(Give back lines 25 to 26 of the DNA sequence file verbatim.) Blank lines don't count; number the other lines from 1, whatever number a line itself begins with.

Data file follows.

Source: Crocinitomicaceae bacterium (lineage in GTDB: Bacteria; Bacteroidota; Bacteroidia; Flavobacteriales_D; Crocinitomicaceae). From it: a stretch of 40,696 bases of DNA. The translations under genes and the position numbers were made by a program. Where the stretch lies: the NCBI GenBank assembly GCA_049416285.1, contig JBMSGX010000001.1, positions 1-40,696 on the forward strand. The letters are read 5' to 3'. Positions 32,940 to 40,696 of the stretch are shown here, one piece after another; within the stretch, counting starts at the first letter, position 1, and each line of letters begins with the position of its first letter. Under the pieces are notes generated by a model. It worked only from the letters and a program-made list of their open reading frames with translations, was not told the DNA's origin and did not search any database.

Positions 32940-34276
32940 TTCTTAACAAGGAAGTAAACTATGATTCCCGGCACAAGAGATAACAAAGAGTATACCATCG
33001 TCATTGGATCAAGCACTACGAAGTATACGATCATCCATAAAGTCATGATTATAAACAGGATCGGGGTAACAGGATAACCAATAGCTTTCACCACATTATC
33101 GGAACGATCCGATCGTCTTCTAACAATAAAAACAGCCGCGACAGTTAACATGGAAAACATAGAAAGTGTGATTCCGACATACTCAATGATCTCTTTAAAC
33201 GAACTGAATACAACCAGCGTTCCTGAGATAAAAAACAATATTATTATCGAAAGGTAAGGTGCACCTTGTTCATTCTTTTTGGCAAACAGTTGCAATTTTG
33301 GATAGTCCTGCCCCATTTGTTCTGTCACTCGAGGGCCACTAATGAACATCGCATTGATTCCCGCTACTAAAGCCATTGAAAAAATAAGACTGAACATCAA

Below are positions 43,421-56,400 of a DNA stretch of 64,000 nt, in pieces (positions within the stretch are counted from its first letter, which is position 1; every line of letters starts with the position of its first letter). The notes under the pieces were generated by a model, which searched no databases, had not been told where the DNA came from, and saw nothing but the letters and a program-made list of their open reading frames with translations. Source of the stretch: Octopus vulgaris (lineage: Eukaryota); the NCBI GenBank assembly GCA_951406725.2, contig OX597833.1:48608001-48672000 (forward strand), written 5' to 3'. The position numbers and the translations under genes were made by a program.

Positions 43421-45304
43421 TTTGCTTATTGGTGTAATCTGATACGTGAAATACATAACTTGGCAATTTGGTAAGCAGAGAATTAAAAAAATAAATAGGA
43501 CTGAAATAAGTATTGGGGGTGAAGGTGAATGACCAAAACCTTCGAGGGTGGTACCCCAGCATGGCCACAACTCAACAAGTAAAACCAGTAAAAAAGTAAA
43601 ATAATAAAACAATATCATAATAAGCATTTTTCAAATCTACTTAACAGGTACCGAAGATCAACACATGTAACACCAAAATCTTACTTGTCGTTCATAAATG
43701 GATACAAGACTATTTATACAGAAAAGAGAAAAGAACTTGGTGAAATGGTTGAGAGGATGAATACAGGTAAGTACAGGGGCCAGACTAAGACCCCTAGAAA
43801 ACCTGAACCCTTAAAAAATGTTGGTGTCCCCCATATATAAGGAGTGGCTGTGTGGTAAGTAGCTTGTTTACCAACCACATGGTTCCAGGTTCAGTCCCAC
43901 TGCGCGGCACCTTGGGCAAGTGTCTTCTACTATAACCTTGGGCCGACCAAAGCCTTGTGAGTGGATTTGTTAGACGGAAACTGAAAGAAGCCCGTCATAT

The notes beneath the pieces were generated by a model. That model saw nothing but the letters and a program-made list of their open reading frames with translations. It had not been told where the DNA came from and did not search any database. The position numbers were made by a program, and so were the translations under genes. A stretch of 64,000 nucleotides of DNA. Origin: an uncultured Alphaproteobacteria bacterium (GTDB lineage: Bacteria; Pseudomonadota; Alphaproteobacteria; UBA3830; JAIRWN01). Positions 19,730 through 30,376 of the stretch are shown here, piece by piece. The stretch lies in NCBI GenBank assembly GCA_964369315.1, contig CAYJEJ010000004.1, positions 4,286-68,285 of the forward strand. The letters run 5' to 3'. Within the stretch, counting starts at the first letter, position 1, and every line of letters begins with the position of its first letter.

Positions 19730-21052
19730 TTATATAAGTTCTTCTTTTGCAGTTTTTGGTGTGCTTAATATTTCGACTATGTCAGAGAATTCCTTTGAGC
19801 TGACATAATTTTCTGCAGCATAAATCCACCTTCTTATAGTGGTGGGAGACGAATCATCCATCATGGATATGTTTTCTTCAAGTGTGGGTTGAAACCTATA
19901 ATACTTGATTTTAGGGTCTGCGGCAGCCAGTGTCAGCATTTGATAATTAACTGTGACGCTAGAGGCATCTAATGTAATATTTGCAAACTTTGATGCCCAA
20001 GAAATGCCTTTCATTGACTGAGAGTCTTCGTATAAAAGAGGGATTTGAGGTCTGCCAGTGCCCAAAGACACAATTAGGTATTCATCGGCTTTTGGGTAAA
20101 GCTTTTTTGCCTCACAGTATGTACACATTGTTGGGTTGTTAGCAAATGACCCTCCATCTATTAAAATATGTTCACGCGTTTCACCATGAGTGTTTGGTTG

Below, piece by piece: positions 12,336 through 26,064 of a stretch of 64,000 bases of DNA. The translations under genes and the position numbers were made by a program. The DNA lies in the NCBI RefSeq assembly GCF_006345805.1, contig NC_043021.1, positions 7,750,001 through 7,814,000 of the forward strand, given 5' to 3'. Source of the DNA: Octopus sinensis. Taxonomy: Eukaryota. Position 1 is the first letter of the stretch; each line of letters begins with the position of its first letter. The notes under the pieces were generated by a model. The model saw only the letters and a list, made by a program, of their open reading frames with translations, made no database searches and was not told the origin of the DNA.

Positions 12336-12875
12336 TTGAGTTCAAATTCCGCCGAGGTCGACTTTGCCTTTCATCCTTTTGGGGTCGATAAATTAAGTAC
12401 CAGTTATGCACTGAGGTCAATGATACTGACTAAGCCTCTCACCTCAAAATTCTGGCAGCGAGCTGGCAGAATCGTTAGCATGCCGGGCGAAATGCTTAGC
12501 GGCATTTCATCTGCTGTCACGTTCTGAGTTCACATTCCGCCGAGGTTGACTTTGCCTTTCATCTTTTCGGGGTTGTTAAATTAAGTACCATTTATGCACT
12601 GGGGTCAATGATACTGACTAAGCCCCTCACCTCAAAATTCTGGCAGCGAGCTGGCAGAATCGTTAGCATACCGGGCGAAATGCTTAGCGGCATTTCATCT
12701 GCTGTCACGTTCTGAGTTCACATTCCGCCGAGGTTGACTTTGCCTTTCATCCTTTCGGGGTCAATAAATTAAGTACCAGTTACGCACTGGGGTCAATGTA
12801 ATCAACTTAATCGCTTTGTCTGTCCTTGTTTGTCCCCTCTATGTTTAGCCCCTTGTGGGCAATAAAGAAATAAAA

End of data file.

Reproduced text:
12336 TTGAGTTCAAATTCCGCCGAGGTCGACTTTGCCTTTCATCCTTTTGGGGTCGATAAATTAAGTAC
12401 CAGTTATGCACTGAGGTCAATGATACTGACTAAGCCTCTCACCTCAAAATTCTGGCAGCGAGCTGGCAGAATCGTTAGCATGCCGGGCGAAATGCTTAGC